Quantcast
  1. This site uses cookies. By continuing to use this site, you are agreeing to our use of cookies. Learn More.

How much accuracy is gained by an inch of barrel?

Discussion in 'Handguns: Autoloaders' started by Potatohead, May 5, 2013.

Thread Status:
Not open for further replies.
  1. Potatohead
    • Contributing Member

    Potatohead Member

    Joined:
    Mar 9, 2013
    Messages:
    5,371
    thanks guys. ive gota thick head but im gettin it:)
     
  2. VetPsychWars

    VetPsychWars Member

    Joined:
    Jun 30, 2011
    Messages:
    101
    My question would be, does that extra inch really enhance your ability to conceal it? With some holsters, like horizontal carry under the arm, perhaps so. Inside waistband? Not so much.

    Tom
     
  3. Potatohead
    • Contributing Member

    Potatohead Member

    Joined:
    Mar 9, 2013
    Messages:
    5,371
    good point, i hope..because i really want the 5"
     
  4. olderguns

    olderguns Member

    Joined:
    Jun 3, 2010
    Messages:
    203
    Location:
    Florida near Orlando.
    We know its sight radius that gives the extra accuracy, but to have that longer radius you Must have a longer barrel, so in a way it is the length of the barrel that helps you aim.
     
  5. pockets

    pockets Member

    Joined:
    Apr 27, 2010
    Messages:
    1,134
    Location:
    in my own little world
    Many target pistols have been made with sight extensions and a barrel shorter than the sight radius.
    I seem to recall S&W including an extendable front sight on some of their model 41 pistols. It rode in a groove on the slide and could be extended well past the muzzle.
    .
     
  6. Blackstone

    Blackstone Member

    Joined:
    Oct 30, 2011
    Messages:
    722
    Location:
    United Kingdom
    Not disagreeing with anything that's been said, but would the extra twisting from the extra rifling have a greater stabilising effect on the bullet?
     
  7. Roadking Rider

    Roadking Rider Member

    Joined:
    Jun 12, 2012
    Messages:
    466
    Hard to come up with a definitive answer to your question. I guess that would depend on the pistols in question and the person pulling the trigger.
    Speaking only for myself,I shoot my CZPO-1 every bit as good as my CZ75b with the inch longer barrel and seem to shoot my G26 as good as I do the longer barrel Glocks. Having said that when It comes to 1911's I shoot the full size much better than I do the shorter barrel models. I think the answer is always going to be is what gun works best for the shooter and not so much as the length of the barrel if we're only talking an inch.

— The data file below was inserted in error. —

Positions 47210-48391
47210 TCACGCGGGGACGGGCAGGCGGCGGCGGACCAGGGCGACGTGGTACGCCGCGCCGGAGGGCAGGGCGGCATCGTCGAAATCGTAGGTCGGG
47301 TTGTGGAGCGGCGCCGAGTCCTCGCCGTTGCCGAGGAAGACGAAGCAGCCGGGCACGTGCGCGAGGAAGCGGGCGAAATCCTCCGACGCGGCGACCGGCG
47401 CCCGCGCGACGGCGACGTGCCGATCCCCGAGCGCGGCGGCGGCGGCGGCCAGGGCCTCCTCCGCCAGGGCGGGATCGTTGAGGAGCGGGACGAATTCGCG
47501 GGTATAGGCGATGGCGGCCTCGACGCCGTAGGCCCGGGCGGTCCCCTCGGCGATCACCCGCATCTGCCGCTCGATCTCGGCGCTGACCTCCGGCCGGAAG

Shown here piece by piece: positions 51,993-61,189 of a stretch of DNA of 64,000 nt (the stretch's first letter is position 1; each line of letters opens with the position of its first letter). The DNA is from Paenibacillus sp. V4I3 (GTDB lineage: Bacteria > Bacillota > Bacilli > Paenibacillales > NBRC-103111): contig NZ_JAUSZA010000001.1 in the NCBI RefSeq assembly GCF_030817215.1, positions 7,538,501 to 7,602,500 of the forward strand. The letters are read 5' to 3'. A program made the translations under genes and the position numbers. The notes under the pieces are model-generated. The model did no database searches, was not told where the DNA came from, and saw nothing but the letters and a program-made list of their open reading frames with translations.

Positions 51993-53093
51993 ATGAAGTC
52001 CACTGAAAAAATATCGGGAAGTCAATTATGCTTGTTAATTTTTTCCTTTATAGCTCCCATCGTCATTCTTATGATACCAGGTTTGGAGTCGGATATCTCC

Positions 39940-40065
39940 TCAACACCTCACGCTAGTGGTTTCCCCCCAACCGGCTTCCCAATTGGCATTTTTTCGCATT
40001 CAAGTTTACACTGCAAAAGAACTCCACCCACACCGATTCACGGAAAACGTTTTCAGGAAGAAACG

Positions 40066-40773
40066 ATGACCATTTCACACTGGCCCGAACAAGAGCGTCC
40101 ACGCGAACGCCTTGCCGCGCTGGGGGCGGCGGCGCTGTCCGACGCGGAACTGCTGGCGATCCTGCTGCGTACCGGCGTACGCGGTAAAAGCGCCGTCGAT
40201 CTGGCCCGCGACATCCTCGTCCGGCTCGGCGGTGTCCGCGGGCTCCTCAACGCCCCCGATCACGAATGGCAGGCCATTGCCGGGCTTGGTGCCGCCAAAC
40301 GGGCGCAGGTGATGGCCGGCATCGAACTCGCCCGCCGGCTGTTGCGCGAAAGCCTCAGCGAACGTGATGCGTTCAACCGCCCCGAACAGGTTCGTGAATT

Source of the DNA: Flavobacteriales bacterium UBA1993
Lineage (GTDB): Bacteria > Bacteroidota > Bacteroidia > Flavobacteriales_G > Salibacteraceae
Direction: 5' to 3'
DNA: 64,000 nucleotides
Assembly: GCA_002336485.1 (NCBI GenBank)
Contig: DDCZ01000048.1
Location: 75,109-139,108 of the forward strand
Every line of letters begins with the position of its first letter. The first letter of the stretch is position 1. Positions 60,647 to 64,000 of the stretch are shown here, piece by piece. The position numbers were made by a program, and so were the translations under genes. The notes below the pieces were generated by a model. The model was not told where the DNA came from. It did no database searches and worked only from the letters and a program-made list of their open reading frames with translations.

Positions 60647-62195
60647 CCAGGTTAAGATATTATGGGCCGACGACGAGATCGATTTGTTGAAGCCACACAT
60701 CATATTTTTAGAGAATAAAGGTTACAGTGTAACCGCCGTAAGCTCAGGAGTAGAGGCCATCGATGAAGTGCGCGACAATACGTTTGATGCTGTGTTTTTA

8. Infidel4life11

    Infidel4life11 Member

    Joined:
    Nov 28, 2011
    Messages:
    621
    Location:
    Where the Army puts me
    This^ longer well made barrels tend to shoot with more velocity, shorter well made barrels are more accurate. Sight radius is king.
     
  9. Walt Sherrill

    Walt Sherrill Member

    Joined:
    Jan 1, 2003
    Messages:
    5,107
    Location:
    Winston-Salem, NC
    Possibly. But the original question was about the effect of an extra 1" of barrel length. If you read through everything below, and the links, you might get the idea that there is likely to be little difference in that effect unless the barrel length is greatly changed -- and then mostly when the barrel is shortened to a point that stability isn't imparted. It's hard to assess how much extra accuracy/precision is gained from that additional barrel length.

    Until someone does Ransom Rest tests of two guns that are very similar except for barrel length, this discussion boils down to our understanding of THEORY and our interpretation of that theory. Ransom Rest tests do away with the "human element" -- and the need to actually see the target or squeeze the trigger properly. Ransom Rest tests assess the gun's innate ability to put shots fired consistently in a small group. Sight radius is irrelevant.

    American Rifleman apparently did this back in the 70's using a .44 magnum handgun round in a rifle. They shortened and recrowned the barrel, and tallied the results. They continued down until they were testing what was the equivalent of a short barrel, and then to the point that the round started to keyhole. Their results -- there wasn't a great difference until the barrel got so short that stability was impaired. Somebody out there may have these test results stashed away, somewhere.​